Even if you don’t realize it, you already have a business model for your law practice. You inherited the “traditional law practice model” when you graduated law school and joined the ranks of hundreds of thousands of lawyers who are doing things the way they’ve always been done. But, since you’re here reading this article, I’m willing to bet that you’ve since become aware that you cannot build a sustainable and fulfilling law practice using the traditional law practice model.
You wouldn’t be reading this if you didn’t want to make a change in your life and law practice. Yet, I’m guessing that you haven’t yet taken many actions to make that change. Am I right? Or, maybe you have made some changes, but you want to make more…Of course you do! The traditional law practice model we were all taught is simply not conducive to having a life you love. And, it doesn’t even allow you to serve your clients in the highest and best way possible. You know it. They know it. But few people know what to do about … Continue reading
Welcome back to day 2 of our Leap Into a Law Practice You Truly Love series. If you missed the first part of the series, you can read it here. I never wanted to be an entrepreneur. I thought that working for a big law firm, earning a 6-figure paycheck was the jackpot I had worked so hard to win. What I didn’t realize is how little control I would have over my schedule, the work I was doing, the clients I did work for and how out of place I would feel working at a big law firm. I … Continue reading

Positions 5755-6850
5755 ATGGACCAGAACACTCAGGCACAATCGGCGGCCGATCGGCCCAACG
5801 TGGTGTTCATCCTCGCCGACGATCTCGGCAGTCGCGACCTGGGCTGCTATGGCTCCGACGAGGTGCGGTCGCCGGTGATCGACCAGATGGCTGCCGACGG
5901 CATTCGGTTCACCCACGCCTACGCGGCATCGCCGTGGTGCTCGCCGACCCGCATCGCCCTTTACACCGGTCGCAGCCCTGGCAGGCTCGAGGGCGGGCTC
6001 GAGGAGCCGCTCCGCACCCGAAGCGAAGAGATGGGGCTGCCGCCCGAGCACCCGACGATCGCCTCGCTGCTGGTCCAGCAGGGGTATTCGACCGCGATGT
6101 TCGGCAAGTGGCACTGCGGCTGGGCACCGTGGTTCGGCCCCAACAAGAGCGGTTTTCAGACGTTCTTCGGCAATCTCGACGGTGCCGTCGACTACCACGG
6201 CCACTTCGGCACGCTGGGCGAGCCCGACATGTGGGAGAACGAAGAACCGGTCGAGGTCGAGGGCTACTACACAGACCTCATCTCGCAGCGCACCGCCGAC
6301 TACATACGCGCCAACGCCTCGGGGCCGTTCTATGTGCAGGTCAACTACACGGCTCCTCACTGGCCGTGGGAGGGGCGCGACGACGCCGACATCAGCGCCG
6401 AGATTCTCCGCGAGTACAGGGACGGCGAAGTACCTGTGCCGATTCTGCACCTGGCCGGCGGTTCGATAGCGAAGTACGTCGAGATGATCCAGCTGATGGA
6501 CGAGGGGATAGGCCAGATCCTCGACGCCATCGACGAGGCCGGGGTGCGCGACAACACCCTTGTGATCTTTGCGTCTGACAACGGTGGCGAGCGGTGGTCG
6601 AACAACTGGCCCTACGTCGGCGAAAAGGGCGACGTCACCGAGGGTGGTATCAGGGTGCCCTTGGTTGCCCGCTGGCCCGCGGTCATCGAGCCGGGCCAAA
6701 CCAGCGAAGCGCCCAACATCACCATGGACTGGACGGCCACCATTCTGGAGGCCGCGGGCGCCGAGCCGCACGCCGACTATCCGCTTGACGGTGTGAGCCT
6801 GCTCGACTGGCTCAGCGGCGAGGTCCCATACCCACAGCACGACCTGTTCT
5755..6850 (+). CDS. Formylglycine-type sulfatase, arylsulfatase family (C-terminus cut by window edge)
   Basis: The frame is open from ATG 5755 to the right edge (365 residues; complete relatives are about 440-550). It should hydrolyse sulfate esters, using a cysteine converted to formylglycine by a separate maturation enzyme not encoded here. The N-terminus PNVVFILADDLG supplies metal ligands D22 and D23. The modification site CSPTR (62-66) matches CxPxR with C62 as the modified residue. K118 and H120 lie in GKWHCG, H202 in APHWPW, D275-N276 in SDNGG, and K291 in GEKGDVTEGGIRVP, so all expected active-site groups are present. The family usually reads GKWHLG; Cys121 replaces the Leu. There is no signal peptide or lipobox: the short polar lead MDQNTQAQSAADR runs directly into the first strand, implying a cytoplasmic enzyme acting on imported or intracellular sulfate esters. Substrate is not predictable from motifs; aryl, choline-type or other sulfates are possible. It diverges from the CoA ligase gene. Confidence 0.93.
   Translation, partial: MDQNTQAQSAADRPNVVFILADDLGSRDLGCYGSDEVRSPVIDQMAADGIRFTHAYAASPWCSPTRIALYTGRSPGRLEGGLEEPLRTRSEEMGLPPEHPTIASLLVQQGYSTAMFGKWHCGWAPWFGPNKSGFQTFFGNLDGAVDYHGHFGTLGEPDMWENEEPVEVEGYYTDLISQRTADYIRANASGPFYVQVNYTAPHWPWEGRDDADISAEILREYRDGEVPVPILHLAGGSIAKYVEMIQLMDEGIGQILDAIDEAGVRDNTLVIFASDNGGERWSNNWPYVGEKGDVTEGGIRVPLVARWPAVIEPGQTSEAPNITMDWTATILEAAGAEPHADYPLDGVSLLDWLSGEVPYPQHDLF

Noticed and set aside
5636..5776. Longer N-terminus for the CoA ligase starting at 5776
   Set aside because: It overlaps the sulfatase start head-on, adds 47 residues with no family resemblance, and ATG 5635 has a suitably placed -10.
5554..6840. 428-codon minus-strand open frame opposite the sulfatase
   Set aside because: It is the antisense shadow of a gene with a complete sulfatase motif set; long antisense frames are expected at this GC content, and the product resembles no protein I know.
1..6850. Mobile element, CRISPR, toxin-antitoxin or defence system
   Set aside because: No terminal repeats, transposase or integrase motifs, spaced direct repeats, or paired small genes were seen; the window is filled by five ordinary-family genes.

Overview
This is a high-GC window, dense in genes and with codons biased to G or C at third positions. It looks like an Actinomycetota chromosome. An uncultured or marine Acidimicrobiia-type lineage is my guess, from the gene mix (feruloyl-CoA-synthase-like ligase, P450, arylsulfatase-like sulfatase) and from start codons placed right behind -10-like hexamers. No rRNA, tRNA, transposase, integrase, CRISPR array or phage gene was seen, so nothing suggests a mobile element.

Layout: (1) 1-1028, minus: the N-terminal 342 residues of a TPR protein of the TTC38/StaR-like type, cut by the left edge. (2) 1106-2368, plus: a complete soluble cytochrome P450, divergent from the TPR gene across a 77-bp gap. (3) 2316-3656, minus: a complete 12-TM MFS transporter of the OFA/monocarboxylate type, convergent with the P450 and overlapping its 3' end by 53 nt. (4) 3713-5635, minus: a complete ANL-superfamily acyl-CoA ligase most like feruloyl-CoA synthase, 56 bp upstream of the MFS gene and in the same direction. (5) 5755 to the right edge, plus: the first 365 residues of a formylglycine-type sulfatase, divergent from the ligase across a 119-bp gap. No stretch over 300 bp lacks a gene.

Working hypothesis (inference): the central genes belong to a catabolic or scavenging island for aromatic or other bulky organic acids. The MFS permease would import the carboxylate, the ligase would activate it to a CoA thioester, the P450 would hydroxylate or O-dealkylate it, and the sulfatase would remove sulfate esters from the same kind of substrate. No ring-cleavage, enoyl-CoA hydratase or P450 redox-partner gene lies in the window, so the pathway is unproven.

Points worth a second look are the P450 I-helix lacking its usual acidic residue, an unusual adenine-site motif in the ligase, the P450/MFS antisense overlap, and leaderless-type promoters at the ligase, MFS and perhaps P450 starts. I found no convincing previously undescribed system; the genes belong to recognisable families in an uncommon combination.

Last week I explained how, for the entrepreneur, the “plateau” is natural and unavoidable. You might say this is especially true for the legal entrepreneur, since if you are starting a solo practice you are likely going to be a one-man or one-woman show for a while. However, whatever the size or structure of your firm/business, the characteristics I described are universal… The common thread being you will get (extremely) close to burnout and quitting! I also offered you the first 5 steps to get yourself OUT of the plateau… which mainly revolve around knowing your “numbers” inside out. I … Continue reading
Like death and taxes, there is one thing about being a legal entrepreneur that is predictable… Your business will plateau. It will become overwhelming, lose its joy, and make you less money. Basic economics. When you grow, you have to spend more money to add “capacity” to serve the business you’re earning. That capacity reduces profit, and possibly your salary. You wonder, “Is it worth it?!” You find you’re working nonstop. You’re exhausted. Your team is in outright rebellion (or if your team is you, you’re hating your boss!). If tempers are flaring, moods falling, it doesn’t matter what your … Continue reading
Waaaay back, I wrote a post on making the transition from being a cog in the wheel of commerce to being the engine of your own law practice. Since then, I’ve encountered more and more data on how terrifying, how thrilling it is to be an entrepreneur. One of my side jobs is coaching other attorneys in making this transition from cog (employee) to entrepreneur. Like me, they hit barriers to their success almost daily—both within and without. Some give up. Some don’t. Here’s what they’ve taught me about getting through those barriers: 1. When in doubt, reach out. Lawyers … Continue reading
The world is changing, shifting like quicksand under our feet. Lifelong employment is gone, job security too. There will be a day, very soon possibly, when we all are independent contractors… When we all are entrepreneurs. Colleagues often ask me what it takes to start your own business and have the courage to be an entrepreneur. Naturally, I hang out with a lot of entrepreneurs and I’ve noticed they either have certain traits or, lacking them, cultivate them consciously. Here a few of those traits… Entrepreneurs: 1. Have an intimate relationship with risk. Some people believe that being an entrepreneur … Continue reading